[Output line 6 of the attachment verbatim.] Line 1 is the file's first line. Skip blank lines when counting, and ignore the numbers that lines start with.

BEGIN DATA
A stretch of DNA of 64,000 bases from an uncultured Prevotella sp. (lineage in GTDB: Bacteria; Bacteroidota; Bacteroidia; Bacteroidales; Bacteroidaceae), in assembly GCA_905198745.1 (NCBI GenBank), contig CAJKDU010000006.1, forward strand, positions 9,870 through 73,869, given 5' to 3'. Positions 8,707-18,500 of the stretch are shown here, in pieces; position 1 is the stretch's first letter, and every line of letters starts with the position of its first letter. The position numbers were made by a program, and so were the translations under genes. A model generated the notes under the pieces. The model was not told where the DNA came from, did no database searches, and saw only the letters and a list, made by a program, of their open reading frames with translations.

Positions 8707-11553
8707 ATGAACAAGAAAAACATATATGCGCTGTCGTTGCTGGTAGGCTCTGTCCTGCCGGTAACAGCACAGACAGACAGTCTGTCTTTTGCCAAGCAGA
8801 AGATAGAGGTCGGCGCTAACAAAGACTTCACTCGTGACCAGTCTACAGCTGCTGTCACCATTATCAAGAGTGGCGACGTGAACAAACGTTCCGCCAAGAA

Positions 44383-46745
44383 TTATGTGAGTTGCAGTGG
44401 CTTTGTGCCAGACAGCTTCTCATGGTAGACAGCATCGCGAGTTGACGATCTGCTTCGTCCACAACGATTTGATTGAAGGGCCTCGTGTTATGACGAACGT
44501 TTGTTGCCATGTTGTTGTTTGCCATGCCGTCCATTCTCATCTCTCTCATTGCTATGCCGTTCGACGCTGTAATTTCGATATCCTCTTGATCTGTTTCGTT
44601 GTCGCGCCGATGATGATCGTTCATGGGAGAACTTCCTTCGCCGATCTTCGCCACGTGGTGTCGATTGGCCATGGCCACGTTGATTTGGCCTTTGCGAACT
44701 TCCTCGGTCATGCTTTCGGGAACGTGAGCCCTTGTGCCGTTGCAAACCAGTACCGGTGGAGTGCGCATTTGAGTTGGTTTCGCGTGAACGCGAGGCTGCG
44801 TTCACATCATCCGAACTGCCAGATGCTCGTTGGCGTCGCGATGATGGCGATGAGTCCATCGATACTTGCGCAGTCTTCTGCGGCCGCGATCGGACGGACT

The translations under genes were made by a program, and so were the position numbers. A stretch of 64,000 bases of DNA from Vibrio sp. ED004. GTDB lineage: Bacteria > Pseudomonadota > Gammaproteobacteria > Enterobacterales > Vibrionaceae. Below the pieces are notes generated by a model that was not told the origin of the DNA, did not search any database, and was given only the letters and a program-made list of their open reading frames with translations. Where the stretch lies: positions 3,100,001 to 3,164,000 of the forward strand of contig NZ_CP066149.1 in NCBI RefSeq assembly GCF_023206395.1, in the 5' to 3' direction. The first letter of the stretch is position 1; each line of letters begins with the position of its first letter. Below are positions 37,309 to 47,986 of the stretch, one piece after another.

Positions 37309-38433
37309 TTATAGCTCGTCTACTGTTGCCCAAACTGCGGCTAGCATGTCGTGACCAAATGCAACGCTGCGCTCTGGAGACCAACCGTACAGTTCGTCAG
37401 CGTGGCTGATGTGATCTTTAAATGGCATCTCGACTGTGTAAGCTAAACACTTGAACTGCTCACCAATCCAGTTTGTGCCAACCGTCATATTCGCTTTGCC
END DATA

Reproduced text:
44383 TTATGTGAGTTGCAGTGG